I appreciate the facts and help in your post. Try to remember, something might be an issue for someone not as smart as you, and telling them it’s not an issue might make them feel kinda dumb :slight_smile: When I say it’s a problem to solve, I mean, for me, and if I don’t know, probably other users don’t either. I’m not trying to make a federal case out of it, just looking for help.

Okay, thank you for the correction.

I see. Thank you for the clarification. I’ll update our documentation to better reflect the nuance here.

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The last time you told this lie, (then about the Forum generally, rather
than me), I sent a long(ish) reply, which read in part:

Notice that this was use of RTFM by anyone - I don’t think I have
ever used RTFM to a user.
Since then there has been some use of RTFM, mainly from a user who is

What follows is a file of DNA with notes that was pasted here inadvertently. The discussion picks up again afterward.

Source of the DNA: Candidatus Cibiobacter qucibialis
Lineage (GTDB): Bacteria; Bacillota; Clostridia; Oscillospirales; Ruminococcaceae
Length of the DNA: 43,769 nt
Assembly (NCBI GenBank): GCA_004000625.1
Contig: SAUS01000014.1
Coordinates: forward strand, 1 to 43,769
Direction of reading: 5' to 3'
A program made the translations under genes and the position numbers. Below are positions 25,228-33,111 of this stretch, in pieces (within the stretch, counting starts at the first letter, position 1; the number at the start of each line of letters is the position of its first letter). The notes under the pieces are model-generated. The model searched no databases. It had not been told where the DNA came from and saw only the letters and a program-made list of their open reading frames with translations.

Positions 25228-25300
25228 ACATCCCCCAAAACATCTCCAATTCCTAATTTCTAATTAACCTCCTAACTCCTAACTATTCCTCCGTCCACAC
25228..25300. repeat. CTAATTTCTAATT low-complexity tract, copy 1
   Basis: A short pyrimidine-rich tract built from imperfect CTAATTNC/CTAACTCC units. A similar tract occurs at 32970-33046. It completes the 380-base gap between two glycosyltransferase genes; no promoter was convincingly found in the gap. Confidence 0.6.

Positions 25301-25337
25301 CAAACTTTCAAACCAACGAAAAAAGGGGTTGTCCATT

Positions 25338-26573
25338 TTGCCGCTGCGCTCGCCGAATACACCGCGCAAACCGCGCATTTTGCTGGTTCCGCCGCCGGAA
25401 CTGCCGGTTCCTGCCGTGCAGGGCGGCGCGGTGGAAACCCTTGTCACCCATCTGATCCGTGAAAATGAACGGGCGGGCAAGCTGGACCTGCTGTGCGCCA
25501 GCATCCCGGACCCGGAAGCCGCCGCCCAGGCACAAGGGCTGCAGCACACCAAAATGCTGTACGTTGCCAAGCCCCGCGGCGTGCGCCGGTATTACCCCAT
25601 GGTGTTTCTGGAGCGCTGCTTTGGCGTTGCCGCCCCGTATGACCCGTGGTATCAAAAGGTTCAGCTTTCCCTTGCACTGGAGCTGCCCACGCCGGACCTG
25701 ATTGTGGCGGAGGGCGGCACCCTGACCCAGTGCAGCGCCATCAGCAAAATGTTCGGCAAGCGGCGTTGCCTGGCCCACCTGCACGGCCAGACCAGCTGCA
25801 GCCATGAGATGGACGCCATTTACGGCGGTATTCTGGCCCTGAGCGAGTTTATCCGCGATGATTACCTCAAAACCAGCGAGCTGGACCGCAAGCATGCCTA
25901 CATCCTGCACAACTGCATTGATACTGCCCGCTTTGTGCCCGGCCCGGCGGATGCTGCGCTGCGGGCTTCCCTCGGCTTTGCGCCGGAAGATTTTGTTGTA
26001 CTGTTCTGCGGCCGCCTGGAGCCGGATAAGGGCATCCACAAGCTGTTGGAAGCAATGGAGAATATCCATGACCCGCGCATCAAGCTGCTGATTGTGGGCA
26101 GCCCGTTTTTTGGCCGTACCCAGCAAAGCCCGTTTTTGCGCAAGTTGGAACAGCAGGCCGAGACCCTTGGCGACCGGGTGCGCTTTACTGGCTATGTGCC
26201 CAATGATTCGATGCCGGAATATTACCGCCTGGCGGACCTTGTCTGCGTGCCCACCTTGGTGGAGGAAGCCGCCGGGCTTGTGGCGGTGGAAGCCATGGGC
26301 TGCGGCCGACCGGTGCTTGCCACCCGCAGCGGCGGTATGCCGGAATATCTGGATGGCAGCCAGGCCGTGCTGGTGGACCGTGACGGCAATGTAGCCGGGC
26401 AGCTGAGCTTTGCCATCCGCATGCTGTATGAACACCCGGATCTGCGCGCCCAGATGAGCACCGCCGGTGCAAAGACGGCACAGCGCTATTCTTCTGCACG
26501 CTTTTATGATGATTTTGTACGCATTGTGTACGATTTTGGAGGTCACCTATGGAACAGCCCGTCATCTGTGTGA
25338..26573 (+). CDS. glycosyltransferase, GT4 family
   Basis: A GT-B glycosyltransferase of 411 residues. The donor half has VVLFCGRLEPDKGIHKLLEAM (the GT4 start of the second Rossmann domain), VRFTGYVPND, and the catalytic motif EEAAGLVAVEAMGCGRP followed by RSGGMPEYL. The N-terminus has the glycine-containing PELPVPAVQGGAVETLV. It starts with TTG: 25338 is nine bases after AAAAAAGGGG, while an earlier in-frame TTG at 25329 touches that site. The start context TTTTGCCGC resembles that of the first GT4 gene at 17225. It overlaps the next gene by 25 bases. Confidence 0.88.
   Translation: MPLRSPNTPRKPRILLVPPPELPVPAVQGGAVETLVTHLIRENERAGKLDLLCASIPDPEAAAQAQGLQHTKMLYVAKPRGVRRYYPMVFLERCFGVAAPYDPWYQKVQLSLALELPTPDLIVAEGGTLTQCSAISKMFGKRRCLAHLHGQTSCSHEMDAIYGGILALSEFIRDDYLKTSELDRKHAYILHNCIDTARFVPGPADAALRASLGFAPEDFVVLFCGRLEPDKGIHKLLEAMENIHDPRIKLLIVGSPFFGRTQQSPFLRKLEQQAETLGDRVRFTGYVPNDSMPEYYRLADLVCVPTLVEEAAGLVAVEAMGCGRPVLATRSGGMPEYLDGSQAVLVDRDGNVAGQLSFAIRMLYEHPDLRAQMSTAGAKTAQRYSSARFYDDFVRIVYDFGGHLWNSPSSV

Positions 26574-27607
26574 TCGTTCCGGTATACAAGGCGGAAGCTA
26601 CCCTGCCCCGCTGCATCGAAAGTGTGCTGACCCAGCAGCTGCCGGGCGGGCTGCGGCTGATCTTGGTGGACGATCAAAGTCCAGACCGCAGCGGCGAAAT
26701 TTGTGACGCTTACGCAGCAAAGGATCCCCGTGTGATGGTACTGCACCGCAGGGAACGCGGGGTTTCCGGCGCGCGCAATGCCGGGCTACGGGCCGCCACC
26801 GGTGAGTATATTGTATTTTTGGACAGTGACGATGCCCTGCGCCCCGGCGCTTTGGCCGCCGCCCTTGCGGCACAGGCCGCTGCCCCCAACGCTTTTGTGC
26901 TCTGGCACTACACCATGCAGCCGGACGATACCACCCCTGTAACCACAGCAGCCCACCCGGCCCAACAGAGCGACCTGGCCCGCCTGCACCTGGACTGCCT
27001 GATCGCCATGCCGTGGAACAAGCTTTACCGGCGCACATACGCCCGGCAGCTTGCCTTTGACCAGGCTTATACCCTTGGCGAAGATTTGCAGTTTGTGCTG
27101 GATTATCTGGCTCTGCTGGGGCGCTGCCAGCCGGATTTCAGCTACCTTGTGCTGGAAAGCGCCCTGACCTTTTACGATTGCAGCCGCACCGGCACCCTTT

now banned.
It’s true that I often direct users to the docs, but I almost always
also provide the answer.

I don’t know why @gust feels it necessary to lie about the forum and
other users - Last time he was accusing @adw of “hostility and

Unfortunately the Forum is a public space aimed at Qubes issues, and
doesn’t work like that.
You don’t get to pick and choose who replies or comments on your posts.
You do have a right not to read posts from certain users or not to
comment on them. This is very easy for those of us who interact via email,
and I believe it’s also easy for those who use the web interface.

If you think that posts are moving off topic you can ask the mods to
split or create a new thread.

I never presume to speak for the Qubes team. When I comment in the Forum or in the mailing lists I speak for myself.

Yes, the forum has both “ignore” and “mute” functionality, which can be found under Preferences > Notifications > Users. The description for the “Ignored” list states: “Suppress all posts, messages, notifications, personal messages, and chat direct messages from these users.” The description for the “Muted” list states: “Suppress all notifications, personal messages, and chat direct messages from these users.” I encourage everyone on the forum who needs these features to use them, even if it’s against me! :slight_smile: